Be honest with me here. When you study or get work done, how good are you at focusing on that work? And by that I mean how susceptible are you to distractions that pop up or the temptation to multitask? This is a really important question to ask yourself because a lack of focus, a lack of the ability to concentrate is one of the best ways to waste a lot of the time you dedicate to studying. That’s because when you get pulled away from your main task into a distraction or some other task, you’re not just wasting the time that it takes to get that distraction done with. There’s also something called a cognitive switching penalty, and as Josh Kaufman points out in his book The Personal MBA, which I highly recommend, by the way, “In order to take action, your brain has to load the context of what you’re doing into working memory.
If you constantly switch the focus of your attention, you’re forcing your brain to spend time and effort thrashing, loading and reloading contexts over and over again. That’s why it’s possible to spend an entire day multitasking, getting nothing done, and feel exhausted at the end. You’ve burned all of your energy context switching instead of making progress.” This is why it’s so important to build the ability to focus. If you can do that, you’re going to eliminate a lot of these potential cognitive switching penalties you could have incurred from your day, and that means you’re going to be able to pack your work into a more concentrated, shorter amount of time, and get more done.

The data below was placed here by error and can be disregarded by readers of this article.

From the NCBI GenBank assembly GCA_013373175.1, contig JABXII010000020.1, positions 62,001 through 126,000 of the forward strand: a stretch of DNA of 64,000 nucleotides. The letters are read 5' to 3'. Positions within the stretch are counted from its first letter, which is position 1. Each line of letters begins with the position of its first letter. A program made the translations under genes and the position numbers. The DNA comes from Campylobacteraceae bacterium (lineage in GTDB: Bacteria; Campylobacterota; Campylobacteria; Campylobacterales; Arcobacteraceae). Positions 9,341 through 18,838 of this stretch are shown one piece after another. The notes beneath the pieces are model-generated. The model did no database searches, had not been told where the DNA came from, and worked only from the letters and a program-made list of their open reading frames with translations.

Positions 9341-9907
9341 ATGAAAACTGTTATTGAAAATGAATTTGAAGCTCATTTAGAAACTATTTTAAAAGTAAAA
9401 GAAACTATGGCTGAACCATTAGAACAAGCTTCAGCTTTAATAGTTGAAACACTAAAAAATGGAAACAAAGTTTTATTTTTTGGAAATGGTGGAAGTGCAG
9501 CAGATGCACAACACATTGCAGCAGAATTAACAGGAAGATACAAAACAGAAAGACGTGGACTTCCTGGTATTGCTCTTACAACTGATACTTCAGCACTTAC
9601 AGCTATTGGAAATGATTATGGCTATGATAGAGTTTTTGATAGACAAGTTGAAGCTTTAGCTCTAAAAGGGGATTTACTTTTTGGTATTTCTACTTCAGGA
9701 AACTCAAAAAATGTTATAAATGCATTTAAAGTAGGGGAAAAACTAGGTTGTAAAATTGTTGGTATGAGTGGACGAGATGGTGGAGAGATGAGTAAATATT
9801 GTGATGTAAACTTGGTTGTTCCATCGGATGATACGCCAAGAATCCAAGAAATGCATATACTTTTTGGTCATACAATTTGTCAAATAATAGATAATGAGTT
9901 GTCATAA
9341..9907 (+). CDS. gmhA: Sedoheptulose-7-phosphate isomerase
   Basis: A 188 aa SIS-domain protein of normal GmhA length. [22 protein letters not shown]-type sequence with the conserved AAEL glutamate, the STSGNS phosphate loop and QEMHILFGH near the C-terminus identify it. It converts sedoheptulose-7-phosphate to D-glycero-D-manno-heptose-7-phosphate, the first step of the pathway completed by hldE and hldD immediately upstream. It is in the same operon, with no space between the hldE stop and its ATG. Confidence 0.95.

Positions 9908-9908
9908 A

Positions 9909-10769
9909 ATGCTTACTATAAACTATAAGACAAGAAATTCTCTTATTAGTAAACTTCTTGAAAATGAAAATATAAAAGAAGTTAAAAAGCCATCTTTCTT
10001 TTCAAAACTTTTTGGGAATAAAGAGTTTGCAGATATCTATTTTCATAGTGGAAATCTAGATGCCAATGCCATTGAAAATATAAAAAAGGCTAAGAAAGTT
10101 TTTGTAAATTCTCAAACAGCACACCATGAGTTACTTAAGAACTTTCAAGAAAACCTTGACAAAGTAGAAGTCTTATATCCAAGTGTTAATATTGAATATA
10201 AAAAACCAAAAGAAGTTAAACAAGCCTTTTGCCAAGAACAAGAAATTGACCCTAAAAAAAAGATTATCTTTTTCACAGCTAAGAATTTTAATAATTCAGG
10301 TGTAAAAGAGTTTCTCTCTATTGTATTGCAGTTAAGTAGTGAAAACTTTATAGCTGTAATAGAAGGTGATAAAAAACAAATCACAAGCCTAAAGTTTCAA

So in this video, I’m gonna give you five quick ways that you can start building the ability to focus and concentrate on the task at hand. The first one is called pre-commitment. Pre-committing to a task is simply building some sort of device that binds you to finishing it before you actually get started, and to do this you can use what are used commitment devices. It’s why I use Beeminder to ensure that I create two things every week on my website. If you have some way of making sure there’s a consequence for not getting your work done, you’re gonna be more motivated to stay focused on that work. This can be as simple as writing down that you’re going to get X done in 30 minutes, and if you don’t finish within 30 minutes, you know that you’ve failed. You’ve externalized that goal by writing it down, and now that you’ve failed it, you’re gonna feel bad. You could even do something crazy like hiring a lady off Craigslist to slap you in the face like Maneesh Sethi did, or you could stay within the realm of sanity.